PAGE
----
If you’re looking for a job in healthcare, but aren’t sure what type of career path to take, consider becoming a care coordinator. A care coordinator is a very important position in the medical field that helps patients and doctors coordinate their treatment plans.
If you want to work with people who are sick or injured, this is probably the best option for you! In this article, we’ll cover everything from how much money you can make as a care coordinator to which schools offer programs like this one.
We’ll also discuss what skillset makes someone good at their job and why it’s so important to have these skills if they want to succeed in the field.
To find schools, start by searching online. The best place to do this is the National Association of Social Workers website. On their homepage, click on “Find a Social Worker” and type in your zip code.
In the search engine box that appears next, type in the name of your city and state. Once you have done that, scroll down until you see a list of social work programs located near you.
If there are no schools listed near you on this page, scroll down further until you reach another section entitled “Schools by State” where there will be an alphabetical list of all states with social work programs listed for each one (as well as links to those states’ websites).
Click on any state whose name begins with “A” or “B.” If there are no schools listed within these pages either, move onto C; if still nothing comes up then D; etc., until finally, an entry pops up (don’t forget about checking out Hawaii!).
Once you have found some options for schools in your area, it’s time to check whether or not these institutions meet certain criteria necessary for licensure as well as accreditation from national organizations such as NASW itself.
But before doing so let’s talk briefly about what exactly makes one school better than another when considering where one might want their career path to lead them!
What Is A Care Coordinator?
A care coordinator is a health care professional who helps coordinate the care of a patient or patient’s family. They work with patients, families, and health care providers to ensure that the patient’s needs are met.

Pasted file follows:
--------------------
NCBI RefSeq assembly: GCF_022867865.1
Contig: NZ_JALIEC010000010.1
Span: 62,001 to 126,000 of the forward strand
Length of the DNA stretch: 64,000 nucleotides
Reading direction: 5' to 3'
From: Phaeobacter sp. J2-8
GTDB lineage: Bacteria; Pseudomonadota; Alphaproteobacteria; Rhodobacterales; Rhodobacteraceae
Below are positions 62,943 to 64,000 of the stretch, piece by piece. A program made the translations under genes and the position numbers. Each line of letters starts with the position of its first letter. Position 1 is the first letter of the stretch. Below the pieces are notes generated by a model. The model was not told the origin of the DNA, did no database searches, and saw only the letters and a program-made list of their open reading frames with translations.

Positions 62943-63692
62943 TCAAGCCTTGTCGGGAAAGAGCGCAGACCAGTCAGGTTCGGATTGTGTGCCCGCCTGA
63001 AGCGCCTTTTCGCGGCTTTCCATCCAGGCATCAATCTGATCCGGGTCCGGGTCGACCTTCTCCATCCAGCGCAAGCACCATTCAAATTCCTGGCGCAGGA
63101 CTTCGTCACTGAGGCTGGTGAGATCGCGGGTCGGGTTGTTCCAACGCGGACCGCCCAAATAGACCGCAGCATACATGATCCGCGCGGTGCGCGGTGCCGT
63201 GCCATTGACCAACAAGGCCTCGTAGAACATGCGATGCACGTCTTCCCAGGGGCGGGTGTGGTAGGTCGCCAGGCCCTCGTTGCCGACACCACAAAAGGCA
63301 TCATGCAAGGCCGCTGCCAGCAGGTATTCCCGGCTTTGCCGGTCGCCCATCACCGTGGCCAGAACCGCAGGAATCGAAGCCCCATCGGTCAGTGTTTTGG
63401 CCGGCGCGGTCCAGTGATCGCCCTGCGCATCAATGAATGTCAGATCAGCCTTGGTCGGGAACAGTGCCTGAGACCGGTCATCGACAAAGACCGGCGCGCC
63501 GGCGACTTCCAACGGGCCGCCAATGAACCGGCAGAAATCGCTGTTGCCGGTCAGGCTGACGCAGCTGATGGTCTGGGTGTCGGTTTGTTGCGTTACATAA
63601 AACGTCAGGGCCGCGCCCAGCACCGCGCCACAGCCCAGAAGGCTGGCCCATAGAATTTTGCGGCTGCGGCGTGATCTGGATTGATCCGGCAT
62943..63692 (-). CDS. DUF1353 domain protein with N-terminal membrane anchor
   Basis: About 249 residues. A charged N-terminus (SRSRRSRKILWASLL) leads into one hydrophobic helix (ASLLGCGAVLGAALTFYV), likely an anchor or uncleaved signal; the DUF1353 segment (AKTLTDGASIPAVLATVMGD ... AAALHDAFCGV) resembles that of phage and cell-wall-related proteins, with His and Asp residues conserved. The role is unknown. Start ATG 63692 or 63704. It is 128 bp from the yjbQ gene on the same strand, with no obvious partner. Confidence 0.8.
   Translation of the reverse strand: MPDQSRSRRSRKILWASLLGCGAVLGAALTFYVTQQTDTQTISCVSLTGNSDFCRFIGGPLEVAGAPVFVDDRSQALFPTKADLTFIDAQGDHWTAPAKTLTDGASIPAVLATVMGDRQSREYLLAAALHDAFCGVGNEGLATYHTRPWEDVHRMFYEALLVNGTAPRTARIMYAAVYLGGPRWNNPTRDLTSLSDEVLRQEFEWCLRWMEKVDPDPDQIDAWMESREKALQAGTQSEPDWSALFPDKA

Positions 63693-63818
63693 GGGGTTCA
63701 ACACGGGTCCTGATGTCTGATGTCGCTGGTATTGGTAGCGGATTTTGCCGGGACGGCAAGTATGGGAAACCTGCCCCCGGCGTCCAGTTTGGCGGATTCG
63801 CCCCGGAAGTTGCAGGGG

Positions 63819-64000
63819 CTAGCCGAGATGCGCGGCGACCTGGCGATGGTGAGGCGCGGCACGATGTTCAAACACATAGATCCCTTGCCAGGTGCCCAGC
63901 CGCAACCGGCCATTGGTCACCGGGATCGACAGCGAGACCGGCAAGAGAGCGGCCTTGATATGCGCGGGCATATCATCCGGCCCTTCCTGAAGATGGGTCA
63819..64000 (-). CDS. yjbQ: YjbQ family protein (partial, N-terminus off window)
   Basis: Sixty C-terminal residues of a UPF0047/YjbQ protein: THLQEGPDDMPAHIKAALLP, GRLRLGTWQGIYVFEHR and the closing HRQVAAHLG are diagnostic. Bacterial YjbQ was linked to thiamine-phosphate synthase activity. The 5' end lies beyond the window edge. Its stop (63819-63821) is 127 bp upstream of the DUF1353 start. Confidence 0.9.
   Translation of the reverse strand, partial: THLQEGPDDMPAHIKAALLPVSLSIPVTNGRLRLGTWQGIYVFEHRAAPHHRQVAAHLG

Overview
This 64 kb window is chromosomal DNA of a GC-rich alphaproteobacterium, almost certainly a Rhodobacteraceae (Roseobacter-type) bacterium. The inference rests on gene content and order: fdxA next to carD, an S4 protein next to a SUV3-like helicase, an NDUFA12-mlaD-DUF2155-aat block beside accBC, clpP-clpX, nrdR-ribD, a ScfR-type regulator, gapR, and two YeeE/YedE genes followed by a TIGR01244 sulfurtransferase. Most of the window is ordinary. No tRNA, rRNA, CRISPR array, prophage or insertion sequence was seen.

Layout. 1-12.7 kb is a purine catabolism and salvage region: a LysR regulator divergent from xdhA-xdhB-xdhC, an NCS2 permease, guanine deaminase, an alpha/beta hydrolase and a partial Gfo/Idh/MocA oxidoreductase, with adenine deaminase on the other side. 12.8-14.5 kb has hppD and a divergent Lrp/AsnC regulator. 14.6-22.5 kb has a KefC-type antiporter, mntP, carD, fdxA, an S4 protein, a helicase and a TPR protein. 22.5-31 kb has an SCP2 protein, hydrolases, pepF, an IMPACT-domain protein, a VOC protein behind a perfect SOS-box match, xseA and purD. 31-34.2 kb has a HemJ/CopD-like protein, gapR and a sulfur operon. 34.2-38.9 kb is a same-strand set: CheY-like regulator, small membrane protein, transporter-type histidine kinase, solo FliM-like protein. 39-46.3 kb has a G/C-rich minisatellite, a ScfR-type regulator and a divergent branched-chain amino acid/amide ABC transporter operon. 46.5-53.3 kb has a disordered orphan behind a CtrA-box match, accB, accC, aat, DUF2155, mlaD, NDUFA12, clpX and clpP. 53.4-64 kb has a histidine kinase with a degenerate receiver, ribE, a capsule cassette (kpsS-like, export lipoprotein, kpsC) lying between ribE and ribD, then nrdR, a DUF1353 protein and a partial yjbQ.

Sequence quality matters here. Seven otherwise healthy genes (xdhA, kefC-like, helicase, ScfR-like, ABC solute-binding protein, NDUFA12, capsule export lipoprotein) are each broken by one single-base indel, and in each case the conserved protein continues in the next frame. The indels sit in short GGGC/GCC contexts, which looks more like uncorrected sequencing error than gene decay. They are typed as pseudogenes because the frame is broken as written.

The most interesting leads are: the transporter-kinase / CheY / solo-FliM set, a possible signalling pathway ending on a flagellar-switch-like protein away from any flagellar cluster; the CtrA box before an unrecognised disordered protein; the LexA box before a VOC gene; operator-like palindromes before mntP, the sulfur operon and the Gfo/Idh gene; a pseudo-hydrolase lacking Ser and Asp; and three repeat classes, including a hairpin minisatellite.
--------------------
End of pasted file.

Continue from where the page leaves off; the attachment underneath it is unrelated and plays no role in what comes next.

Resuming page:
Care coordinators determine what services and treatments are needed by each patient and then coordinate these services in a way that ensures quality health care outcomes while working within available resources.
What Does A Care Coordinator Do?
A care coordinator is a healthcare professional who coordinates and supervises patient care. They write, implement and monitor care plans for patients in nursing homes and other long-term care facilities.
Care coordinators also coordinate the care of patients with other healthcare professionals so that they are receiving the best possible treatment available.
Care coordinators work with patients and their family members to ensure that everyone has a clear understanding of what’s going on with their loved one’s health and what needs to be done next.
A Healthcare Administration Program Overview
A healthcare administration program is a specialized degree that allows you to work in the healthcare industry.
This page will teach you about the requirements for a healthcare administration degree, what degrees are available, and what specialties are offered by some of the most popular programs.
After reading this guide, you’ll be able to figure out if a healthcare administration program is right for you.
What’s The Job Outlook Like For Care Coordinators?
With a growing population and the increasing number of people with chronic illnesses, there will be a high demand for care coordinators.
The Bureau of Labor Statistics predicts that employment in this field will grow by 10% between now and 2026, which is much faster than average.
So what does this mean for you? It means if you’re looking to become a care coordinator, now may be the perfect time to do so!
How Much Do Care Coordinators Earn?
If you want to land your dream job as a care coordinator, it’s important to know what you’re getting into. Care coordinators are typically paid by the hour and make between $40,000 – $50,000 per year.
This can vary depending on the size of the facility and your experience level in the field. Some care coordinators make more than $50,000 per year!
Care coordinators are paid by the hour which means that they’re often working long hours and weekends as well!
Steps To Becoming A Care Coordinator
You can find schools across the country that offer healthcare administration programs.
The Association of University Programs in Health Administration (AUPHA) is a good place to start your search, as it offers a comprehensive list of accredited colleges and universities offering healthcare administration programs.
Once you’ve narrowed down your options, it’s time to check out each school’s website so you can learn more about their program offerings and prerequisites.
What Is A Care Coordinator?
Care coordinators help patients with their health care needs by coordinating their care between different providers involved in their treatment plans.
They also manage patient records, assist patients with the hospital discharge process, develop budgets for specific treatments, conduct research related to health care policy issues, and more!